Top soccer stars endorse high-end shoes. Players such as Landon Donovan of the LA Galaxy, Lionel Messi of Barcelona and others are walking advertisements every time they play and display models marketed by Nike, Adidas, Diadora, Puma and other leading cleat makers. Your question as a recreational or amateur soccer player centers on whether shoe type makes a difference, particularly if your playing surface is not a perfectly manicured grass field such as the pros enjoy.
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Modern soccer shoes trace their ancestry to the Dassler shoe introduced in 1954 by Adi Dassler, founder of Adidas. It featured cutaway ankles and soft leather for a 50 percent reduction in weight, writes Adrian Lees, an exercise sciences professor at Liverpool John Moores University, in a chapter on soccer equipment and biomechanics in “Science and Soccer.” The shoes cost twice as much as the heavier boots of the time but allowed soccer players to attain track-meet speed as they sprinted, as well as achieve better feel of the ball for kicking. Most important to kicking was the Dassler’s introduction of screw-in studs to match the stud length to the sloppiness of the playing field, important especially in rainy Northern Europe. These allowed secure footing for the plant foot, critical to the success of goal kicks and free kicks especially.
Shoe type “depends on how much support your foot needs,” says Wes Harvey, former coach of the Morgan State University men’s team and a player himself. “I like cleats because they have extra support at the bottom of your foot.” If you play indoor soccer, you’ll need a completely different shoe design given the artificial surfaces used. Indoor arena coverings involve a short nap like a carpet or longer strands of plastic grass. “Indoor shoes do not have the support of outdoor shoes,” Harvey notes, “but the lighter indoor shoes allow your foot to move faster. Indoor requires a quicker first step. Outdoor has greater distances and thus requires more power and less foot speed.”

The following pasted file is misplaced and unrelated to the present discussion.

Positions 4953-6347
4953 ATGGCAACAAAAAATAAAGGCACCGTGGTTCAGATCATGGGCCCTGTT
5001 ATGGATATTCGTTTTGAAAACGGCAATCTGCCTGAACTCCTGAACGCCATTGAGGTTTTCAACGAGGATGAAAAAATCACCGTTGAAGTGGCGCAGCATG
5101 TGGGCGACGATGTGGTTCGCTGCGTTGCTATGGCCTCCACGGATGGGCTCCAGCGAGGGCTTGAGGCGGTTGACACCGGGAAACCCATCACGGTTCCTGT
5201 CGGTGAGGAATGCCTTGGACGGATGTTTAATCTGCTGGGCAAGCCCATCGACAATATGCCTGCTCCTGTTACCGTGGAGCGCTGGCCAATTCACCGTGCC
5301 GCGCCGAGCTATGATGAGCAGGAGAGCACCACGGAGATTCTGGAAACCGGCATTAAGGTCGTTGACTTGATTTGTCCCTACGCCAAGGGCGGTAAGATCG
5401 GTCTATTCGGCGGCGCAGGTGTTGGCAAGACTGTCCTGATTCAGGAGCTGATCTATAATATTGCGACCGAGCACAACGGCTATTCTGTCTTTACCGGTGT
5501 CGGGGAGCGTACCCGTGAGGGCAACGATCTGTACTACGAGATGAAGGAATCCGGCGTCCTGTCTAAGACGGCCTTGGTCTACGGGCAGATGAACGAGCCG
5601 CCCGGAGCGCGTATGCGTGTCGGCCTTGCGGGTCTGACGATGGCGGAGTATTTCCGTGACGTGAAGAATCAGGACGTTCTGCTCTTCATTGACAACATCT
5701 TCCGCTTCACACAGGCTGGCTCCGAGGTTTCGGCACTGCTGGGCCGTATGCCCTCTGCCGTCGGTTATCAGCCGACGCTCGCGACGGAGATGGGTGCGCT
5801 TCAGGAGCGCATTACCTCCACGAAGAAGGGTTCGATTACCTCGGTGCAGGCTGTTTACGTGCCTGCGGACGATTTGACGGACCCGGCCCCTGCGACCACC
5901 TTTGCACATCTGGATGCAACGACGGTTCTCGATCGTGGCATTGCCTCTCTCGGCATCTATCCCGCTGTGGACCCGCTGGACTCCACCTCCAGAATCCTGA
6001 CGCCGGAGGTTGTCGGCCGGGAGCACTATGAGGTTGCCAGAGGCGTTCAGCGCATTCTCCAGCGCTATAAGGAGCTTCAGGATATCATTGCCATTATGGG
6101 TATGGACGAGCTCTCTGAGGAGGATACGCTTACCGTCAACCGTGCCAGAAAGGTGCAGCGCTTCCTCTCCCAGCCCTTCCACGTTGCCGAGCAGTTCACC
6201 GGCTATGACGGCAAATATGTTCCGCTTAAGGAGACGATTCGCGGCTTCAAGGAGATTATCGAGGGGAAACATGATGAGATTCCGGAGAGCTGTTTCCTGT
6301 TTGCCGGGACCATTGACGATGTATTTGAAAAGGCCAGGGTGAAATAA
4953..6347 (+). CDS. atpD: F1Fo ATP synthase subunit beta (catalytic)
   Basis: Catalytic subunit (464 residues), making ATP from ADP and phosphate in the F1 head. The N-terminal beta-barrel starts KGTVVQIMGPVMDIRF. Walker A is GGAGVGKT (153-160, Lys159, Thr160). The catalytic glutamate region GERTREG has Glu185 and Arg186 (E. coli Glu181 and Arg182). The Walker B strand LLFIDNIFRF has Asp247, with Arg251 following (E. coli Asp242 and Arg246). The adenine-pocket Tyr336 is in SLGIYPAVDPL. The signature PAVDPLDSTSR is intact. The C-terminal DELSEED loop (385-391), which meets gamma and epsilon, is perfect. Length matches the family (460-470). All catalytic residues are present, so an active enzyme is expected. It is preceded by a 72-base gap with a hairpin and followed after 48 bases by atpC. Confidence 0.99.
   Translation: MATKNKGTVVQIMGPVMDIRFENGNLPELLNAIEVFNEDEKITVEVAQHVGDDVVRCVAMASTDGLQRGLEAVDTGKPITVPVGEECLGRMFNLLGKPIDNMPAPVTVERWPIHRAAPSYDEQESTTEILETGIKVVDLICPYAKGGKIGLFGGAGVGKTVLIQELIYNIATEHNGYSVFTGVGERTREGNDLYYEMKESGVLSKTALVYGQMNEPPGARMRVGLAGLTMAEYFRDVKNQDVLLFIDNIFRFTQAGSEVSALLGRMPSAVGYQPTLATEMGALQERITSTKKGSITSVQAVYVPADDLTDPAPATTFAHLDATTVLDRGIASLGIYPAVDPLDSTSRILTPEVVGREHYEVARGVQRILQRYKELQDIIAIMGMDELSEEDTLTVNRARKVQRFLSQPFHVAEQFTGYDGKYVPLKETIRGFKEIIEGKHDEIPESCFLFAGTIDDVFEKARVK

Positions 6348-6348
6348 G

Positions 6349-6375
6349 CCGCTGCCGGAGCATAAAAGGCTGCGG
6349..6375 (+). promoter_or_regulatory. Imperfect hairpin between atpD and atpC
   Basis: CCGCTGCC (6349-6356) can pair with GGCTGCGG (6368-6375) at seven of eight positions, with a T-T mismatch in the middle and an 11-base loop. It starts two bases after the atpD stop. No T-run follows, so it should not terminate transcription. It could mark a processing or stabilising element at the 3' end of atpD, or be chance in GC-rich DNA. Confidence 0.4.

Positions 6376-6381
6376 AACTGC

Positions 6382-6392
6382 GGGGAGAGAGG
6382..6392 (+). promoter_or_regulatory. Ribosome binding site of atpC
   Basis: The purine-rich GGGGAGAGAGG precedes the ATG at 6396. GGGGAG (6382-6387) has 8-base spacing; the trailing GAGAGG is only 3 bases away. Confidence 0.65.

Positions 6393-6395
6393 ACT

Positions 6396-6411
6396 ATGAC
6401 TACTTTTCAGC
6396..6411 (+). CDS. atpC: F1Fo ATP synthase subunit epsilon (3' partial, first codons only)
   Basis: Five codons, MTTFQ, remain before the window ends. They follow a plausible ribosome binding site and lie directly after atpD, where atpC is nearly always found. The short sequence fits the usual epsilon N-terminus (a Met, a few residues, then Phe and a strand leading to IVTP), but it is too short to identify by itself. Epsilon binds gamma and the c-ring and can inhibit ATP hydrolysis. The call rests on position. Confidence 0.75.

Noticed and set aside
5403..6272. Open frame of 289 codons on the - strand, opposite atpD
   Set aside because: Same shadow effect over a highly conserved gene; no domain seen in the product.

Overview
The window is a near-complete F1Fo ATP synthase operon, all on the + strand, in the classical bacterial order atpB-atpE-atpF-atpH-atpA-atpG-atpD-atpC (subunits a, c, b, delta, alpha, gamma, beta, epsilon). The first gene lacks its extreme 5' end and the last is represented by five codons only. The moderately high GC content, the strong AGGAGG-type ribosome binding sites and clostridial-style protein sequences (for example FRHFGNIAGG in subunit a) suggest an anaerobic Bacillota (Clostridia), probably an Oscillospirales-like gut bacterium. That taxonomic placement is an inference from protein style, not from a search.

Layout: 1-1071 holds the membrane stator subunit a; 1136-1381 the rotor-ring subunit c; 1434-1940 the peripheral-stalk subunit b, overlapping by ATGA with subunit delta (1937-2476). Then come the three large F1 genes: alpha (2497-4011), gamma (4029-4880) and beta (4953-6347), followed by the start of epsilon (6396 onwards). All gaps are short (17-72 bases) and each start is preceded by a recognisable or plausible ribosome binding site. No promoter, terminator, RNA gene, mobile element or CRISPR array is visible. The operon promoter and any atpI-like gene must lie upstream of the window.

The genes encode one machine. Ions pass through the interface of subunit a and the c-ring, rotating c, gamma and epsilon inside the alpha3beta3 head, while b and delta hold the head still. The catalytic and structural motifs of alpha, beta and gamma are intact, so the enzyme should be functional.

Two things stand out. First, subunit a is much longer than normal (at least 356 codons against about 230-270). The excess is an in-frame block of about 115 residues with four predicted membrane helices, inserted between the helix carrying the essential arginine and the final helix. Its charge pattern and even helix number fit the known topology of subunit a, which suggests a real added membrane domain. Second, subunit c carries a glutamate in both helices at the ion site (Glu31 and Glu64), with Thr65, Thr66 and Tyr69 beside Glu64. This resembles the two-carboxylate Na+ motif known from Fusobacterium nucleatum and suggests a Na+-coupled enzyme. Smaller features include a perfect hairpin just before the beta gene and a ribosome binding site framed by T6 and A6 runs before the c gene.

Lees agrees on the importance of the amount of grip the shoe provides on the surface as a component of your kicking quality. The type of sole -- outdoor cleats are molded thermoplastic polyurethanes and indoor shoes are gum rubber, for example -- and the stud configuration “can lead to a 250 percent change in the degree of traction offered,” Lees writes. As part of the planting and kicking motion, players need a surface-appropriate shoe that is neither too slippery, so that they risk falling, nor too grippy, posing “a danger that players will suffer knee and ankle injuries as their feet become locked during turns and maneuvers,” Lees writes.
John Scott, who evaluates soccer shoes for Endeavor Sports, the parent company of mail-order company Eurosport, notes that high-end adult soccer shoes feature “ball-control elements that are there to help players improve their touch and ability to guide and spin the ball.” These can include stitching, rubber elements on the sides of the uppers and padding or pillow-type elements, he notes. Not all players want ball-control design features, he added. “Some players feel that when you add those elements to the ball, you take away some touch,” he states.